Venezuela's Hugo Chavez has signaled that he would like
to "reset"relations with the US. (Photo: The Associated Press)
Caracas - Venezuelan President Hugo Chavez has said he hopes to "reset" relations with the United States at an Americas summit this month after nearly a decade of tensions between Caracas and Washington.
The leftist Cuba ally has for months offered mixed signals about the arrival of U.S. President Barack Obama, sometimes praising his administration while at other times mocking him as the leader of "empire" or calling him an "ignoramus."
"Hopefully the Trinidad and Tobago summit will serve to reset relations between the United States and Venezuela, I'm willing to use the reset button," Chavez said, according to a statement issued on Saturday by the Communications Ministry.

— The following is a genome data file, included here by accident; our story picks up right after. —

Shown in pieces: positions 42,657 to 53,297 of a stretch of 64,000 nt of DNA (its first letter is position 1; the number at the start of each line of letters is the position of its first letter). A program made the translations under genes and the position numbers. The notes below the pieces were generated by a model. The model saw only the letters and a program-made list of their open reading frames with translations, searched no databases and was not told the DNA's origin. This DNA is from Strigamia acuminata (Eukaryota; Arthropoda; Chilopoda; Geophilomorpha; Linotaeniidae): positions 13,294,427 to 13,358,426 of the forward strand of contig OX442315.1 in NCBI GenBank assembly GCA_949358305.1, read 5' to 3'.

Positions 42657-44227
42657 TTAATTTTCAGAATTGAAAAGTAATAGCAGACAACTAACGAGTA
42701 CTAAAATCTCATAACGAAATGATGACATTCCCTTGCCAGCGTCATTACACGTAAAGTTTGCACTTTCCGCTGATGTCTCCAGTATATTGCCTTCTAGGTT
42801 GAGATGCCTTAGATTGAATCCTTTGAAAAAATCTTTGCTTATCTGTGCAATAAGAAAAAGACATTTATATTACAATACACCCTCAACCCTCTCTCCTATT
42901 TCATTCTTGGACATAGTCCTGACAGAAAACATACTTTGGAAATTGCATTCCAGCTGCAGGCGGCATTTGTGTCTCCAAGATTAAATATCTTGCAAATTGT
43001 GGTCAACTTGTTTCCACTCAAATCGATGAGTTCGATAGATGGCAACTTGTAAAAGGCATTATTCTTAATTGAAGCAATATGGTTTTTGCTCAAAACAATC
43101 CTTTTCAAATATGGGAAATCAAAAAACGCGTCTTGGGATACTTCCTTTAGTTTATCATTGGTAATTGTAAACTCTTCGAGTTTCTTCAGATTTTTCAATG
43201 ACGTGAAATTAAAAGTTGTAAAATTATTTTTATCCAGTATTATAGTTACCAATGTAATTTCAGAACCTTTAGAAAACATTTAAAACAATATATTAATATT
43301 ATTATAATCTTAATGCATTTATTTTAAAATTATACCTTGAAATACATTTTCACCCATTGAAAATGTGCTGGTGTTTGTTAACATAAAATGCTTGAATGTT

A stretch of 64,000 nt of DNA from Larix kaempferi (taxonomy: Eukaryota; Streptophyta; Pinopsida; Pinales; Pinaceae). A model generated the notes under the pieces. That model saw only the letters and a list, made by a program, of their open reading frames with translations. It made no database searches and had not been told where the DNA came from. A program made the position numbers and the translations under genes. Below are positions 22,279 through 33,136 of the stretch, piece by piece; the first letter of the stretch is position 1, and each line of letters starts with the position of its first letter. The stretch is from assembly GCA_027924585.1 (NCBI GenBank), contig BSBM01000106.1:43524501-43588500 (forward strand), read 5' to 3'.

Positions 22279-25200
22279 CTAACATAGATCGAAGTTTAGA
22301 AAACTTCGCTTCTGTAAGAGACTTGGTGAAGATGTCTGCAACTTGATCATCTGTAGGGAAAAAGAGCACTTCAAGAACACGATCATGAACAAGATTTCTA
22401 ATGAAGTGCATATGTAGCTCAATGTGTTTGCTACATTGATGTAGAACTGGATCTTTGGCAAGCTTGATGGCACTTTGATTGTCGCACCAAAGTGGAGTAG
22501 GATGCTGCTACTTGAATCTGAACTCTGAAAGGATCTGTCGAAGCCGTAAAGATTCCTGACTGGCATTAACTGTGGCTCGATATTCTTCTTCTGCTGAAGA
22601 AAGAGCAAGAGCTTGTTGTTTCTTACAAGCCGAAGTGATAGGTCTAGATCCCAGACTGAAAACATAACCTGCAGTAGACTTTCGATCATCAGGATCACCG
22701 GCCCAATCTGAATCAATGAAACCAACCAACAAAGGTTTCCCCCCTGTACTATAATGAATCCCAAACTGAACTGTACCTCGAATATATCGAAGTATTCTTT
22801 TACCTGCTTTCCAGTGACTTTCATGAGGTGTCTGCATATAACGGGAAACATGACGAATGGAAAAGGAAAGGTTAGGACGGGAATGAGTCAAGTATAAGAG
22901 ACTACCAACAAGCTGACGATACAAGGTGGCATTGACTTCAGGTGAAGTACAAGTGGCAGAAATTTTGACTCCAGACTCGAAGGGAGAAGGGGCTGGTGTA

Obama is scheduled to attend the April 17-19 summit, and Chavez is also expected to go.
The ministry said Chavez, who is visiting Iran, made the remark in a phone call from Tehran to a Venezuelan state television show on Friday night.
Though Venezuela provides around 10 percent of U.S. oil imports, the OPEC nation for years maintained a harsh war of words with the government of former U.S. President George W. Bush. Chavez famously called him "the devil" at a meeting of the United Nations.
He has applauded Obama's government for closing the much-criticized U.S. prison in Guantanamo and described Obama as an improvement over the Bush administration. But he continues to portray the United States as the enemy of his self-styled revolution.
Reporting by Brian Ellsworth; editing by Mohammad Zargham.